The series has offered insights into thinking about different ways your stories might reach people, while still holding dear the unique power of theatre. What defines and the theatrical experience for an audience and how might you create immersive work akin to the immersion of the theatre experience while at home? How can we artistically befriend some of the technologies that have come to define this time? How might you build a world, characters and story that technology would enhance and amplify? It has asked us to embrace the power of the audience, recognise the audience as sensory physical beings and the impact work might have on them on a sensory level. It is exciting to recognise that the audience is an active participant in our work – in whatever way they encounter that work – and that, as artists, we have a responsibility to engage them, give them voice, provoke them, transport them and transform them.
Introduction by Dramaturg Suzanne Bell
Chinonyerem Odimba on Not Writing
James Fritz on how to write an audio drama (sort of)
Sonia Jalaly on Devising
Amanda Dalton on Adaptation
SWAMP MOTEL Co-Founders and Creative Directors Clem Garritty & Ollie Jones
Eve Leigh on writing interactive writing
Toolkit Extra- Hannah Nicklin- Narrative design choices and ‘multiple middles’
Sharon Clark on writing with creative technologies
Nickie Miles-Wilden and Testament in Conversation
Kieran Knowles- Now, where were we?
Where Does It Come From? by kimber lee
Anthony Simpson Pike- A Ritual
As we move into the next phase of this time, we also want to question how, as artists we can (to quote Sonia Jalaly, in turn quoting Emily Lim) “create unity through radical joy.” How can we be honest not only in what we create but how we create it? How can we recognise our process to creation, theatre as a collaborative art form, who we are collaborating with, why we are collaborating and what we need from each collaboration? What does community mean to you as an artist – what combination of people are you making work for and with and how can that be a space for playfulness, support and creativity? Who is your work serving, beyond yourself as an artist?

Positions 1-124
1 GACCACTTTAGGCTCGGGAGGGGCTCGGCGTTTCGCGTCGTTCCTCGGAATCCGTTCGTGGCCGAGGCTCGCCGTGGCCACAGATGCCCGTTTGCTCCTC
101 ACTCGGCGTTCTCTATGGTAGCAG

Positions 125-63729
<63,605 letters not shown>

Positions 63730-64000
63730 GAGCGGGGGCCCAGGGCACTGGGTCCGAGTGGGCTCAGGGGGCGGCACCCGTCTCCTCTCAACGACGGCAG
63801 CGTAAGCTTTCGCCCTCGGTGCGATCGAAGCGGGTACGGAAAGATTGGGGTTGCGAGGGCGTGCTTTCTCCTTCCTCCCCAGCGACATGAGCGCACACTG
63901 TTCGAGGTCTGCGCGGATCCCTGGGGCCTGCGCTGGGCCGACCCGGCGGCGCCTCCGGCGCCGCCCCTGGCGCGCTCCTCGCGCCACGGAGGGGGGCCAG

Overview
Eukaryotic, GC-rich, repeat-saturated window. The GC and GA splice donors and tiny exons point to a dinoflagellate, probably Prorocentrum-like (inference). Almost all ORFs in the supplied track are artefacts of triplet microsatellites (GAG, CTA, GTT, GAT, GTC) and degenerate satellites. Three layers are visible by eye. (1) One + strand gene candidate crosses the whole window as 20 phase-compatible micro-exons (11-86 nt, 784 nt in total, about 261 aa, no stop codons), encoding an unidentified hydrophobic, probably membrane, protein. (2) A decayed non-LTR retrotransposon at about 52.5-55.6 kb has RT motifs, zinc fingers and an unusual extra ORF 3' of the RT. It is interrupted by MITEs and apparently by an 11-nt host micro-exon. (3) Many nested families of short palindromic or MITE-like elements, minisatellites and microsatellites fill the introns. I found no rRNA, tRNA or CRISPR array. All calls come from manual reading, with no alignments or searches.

There is no right way and certainly no one way to write – you need to find what works for you at this point in time, what works for this particular play, story, set of characters, image, community or enquiry. Writing isn’t about productivity – it is about something much deeper within you. Stories matter as the architecture of humanity and it is our responsibility, through the stories we tell, to ensure that our house doesn’t crumble. How we build the house – the process – is just as important, if not more so, than the final outcome – the product. Your process happens deep within you – listen to it, nurture it, be kind to it and learn to trust it. Write what you don’t know, ask questions that don’t have answers, bring compassion to curiosity. Write what you don’t see in the world, write the world you want to see and recognise that what you don’t know is more important than what you do know.
The aim of this series has been to open up some of the ways others have found to be creative and we want to thank all the artists who have shared their journeys, what works for them as well as the obstacles they encounter in the pursuit of their creativity. We hope you have felt inspired, supported and galvanised to keep writing, in whatever way, telling stories, in whatever form, and getting ready for the next round of the Bruntwood Prize for Playwriting.